Page:EB1911 - Volume 22.djvu/965

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The two principal forms of rebab with which we are concerned as prototypes of European instruments of the middle ages are: (I) the long and narrow boat-shaped rebab, which may be traced back to Persia in the Sthcentury B.C., and is still in use in that country; and (2) the lute-shaped rebab, with rudimentary neck consisting of the gradual narrowing of the body, which has the outline of a longitudinal section of a pear. This variety became very popular in medieval Europe under the names of rebec, gigue, geige and lyra; the archetype has been traced back to 1000 B.C. The most characteristic feature in the construction of the rebab, and of all instruments derived from it, was the body, composed of a back originally scooped out of a solid piece of wood, to which was glued without the intermediary of ribs (an important structure; feature of the violin) a fiat sound-board of parchment or thin woo .

The rebab-esh-sha'er, or “ poet's rebab, " had a body consisting of an almost rectangular box covered with parchment and supported on an iron foot; the instrument was held like the modern violoncello. No evidence has yet been brought forward that the rebab-esh-sha'er was in use among the Arabs who conquered Spain in the 8th century; if the instrument was indeed ever introduced into Spain it has left no trace. »

The bowed instruments of the middle ages fall naturally into two distinct classes, according to the principles observed in construction. One is the type having a body formed on the model of a Greek or a Roman cithara, from which it was evolved by the addition of a neck and finger-board (see' GUITAR and GUITAR-FIDDLE). Instruments of this type were at all times recognized as superior and belonging-to the realm of art, whereas type 2, derived from the Eastern rebab, never attained to any artistic development, and at the time when the first type had nearly reached its apogee the second was placed beyond the pale of art. According to Al-Farabi, the rebab had either one string, two strings or four, obtained by doubling these two; they were tuned most often in minor thirds or in major thirds? The Arab scholar Ash-Shakandi, who flourished in Spain about A.D. 1200, states that the rebab had been known for centuries in Spain, but was not mentioned on account of its want of artistic merit. Juan Ruiz, archipreste de Hita, in his enumerations of the musical instruments in use in his day (14th century), mentions two rebabs, and speaks of il raoé gritador con su alta nota and il rabé morisco; the “ shrill rebab ” (or ratherrebec) “ with its high note " is thus quoted somewhat contemptuously alread in the 14th century. The history of the origin of the rebab had until now not gone back beyond the 7th century A.D., and has been a matter of conjecture founded on the word rubzib or rubab, which is of Persian origin, and on the statement that the Arabs themselves declare they obtained the instrument from the Persians. Recent archaeological discoveries, however, provide abundant evidence of archetypes of both pear-shaped and boat-shaped rebabs in high antiquity. We have at present no clue to the name of the archetype, but it is clear that the el-Oud or lute of the Arabs and the wide pear shaped rebab were practically one and the same instrument, until the advent of the bow, which had probably also been made known to the Arabs through the Persians, since their word for the bow, kamdn, is borrowed from the Persian, but at what date is unknown. Al-Farabi does not mention the bow,5 and his chapter on the rabziba does not deal with the construction of the instrument so mufh as with the production of sound and the divisions of the sca e.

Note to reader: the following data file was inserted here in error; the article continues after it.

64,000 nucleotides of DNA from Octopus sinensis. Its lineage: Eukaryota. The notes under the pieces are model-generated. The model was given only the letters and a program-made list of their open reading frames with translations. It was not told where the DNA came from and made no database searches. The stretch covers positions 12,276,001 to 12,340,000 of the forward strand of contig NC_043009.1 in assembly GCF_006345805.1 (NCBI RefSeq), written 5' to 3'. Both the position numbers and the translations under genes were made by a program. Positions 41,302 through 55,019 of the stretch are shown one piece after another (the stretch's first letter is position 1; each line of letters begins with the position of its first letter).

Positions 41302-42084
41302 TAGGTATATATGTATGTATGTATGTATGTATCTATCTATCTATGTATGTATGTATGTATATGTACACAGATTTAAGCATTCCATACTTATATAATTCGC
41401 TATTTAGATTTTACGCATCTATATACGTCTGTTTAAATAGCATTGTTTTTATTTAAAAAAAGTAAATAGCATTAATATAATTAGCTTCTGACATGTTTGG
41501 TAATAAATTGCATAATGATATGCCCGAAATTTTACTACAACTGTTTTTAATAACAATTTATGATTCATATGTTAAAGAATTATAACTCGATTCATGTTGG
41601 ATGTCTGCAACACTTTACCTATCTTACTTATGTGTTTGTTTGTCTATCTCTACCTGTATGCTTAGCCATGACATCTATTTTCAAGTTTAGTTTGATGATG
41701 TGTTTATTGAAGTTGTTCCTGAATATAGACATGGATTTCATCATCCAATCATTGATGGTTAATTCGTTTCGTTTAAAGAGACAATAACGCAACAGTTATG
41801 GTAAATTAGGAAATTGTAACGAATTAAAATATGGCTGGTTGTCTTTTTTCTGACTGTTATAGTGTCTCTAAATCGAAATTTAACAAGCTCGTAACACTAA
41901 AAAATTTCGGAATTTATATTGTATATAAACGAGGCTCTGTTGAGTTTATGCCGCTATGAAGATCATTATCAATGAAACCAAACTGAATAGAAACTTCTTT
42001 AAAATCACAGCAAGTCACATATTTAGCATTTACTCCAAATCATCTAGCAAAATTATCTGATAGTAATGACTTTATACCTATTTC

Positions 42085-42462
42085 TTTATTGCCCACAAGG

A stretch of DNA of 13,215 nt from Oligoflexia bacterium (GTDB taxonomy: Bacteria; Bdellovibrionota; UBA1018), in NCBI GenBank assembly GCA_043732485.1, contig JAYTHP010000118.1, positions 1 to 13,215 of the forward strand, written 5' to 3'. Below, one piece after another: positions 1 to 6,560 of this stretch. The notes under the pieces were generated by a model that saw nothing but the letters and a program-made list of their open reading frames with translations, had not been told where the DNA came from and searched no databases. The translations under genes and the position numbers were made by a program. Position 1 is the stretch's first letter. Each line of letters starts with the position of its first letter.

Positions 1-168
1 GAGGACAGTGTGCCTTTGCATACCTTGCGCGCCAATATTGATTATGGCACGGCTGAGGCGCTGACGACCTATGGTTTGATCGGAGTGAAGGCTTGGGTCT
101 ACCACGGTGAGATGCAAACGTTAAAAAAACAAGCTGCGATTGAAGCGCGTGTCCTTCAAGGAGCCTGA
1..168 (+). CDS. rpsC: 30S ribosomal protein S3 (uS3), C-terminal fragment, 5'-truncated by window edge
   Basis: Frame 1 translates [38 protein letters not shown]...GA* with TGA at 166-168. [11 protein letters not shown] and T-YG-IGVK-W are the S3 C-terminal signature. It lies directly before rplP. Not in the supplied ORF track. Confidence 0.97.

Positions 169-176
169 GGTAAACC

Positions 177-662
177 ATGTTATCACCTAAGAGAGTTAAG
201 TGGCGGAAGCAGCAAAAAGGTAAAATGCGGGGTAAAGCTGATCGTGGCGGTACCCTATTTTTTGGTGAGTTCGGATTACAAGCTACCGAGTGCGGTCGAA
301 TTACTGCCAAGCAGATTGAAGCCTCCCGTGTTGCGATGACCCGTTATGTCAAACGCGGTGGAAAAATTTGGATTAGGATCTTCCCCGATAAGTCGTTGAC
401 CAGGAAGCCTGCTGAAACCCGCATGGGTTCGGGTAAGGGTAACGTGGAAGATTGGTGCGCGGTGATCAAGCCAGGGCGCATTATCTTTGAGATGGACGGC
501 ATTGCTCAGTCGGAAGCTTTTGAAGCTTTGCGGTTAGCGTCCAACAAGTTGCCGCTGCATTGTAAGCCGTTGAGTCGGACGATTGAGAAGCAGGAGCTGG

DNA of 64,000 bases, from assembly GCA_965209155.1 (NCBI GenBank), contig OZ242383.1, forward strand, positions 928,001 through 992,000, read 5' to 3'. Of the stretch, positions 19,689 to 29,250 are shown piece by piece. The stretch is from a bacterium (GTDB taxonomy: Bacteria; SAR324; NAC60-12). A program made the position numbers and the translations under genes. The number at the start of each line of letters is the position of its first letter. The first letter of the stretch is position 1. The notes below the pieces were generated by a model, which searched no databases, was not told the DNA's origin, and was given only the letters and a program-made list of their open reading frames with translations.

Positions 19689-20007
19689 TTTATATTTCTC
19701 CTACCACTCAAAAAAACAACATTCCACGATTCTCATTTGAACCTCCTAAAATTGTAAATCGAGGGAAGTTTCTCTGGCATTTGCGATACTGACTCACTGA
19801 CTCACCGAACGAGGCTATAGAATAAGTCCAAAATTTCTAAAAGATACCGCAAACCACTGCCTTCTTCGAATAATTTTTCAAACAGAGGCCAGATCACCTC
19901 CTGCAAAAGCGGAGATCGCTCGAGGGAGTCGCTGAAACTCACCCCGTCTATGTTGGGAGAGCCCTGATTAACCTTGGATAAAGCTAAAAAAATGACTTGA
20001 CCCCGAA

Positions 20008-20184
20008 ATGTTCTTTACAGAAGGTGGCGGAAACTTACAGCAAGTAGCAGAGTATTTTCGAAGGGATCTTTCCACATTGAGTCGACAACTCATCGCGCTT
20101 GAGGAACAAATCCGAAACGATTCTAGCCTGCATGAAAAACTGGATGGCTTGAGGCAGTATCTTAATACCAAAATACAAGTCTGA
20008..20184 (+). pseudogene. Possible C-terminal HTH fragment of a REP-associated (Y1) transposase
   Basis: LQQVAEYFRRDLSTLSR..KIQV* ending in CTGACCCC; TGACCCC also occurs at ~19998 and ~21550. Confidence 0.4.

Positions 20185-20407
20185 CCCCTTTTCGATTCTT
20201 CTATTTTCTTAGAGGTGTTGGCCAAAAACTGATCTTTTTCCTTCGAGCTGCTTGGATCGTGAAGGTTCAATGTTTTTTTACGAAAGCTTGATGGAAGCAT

As far as is known at present, the archetype of the rebab and lute family is the instrument shown in fig. 1. The terra-cotta figure of the musician discovered in Egypt (1905-6) by Professor Flinders Petrie during the course of excavations in the cemetery of Goshen* is Greek work of the post-Mycenaean age; it was ments d archet (Paris, 1856); Edward Heron Allen, Violin-making as it was and is (London, 1884); E. J. Payne, article " Violin " in Grove's Dictionary of Music (1st ed.). See also The Instruments of the Orchestra (London, 1910), part ii., “ Precursors of the Violin Family, ” by Kathleen Schlesinger, where the evolution of the violin is traced from the cithara of the Greeks. See J. P. N. Land's paper, “Recherches sur l'histoire de la gamme arabe, ” VI. Intern. Orient. Congress, part ii. (Leiden, 1884) (Brit. Mus. press-mark, acad. 8806), p. 130, and also p. 56.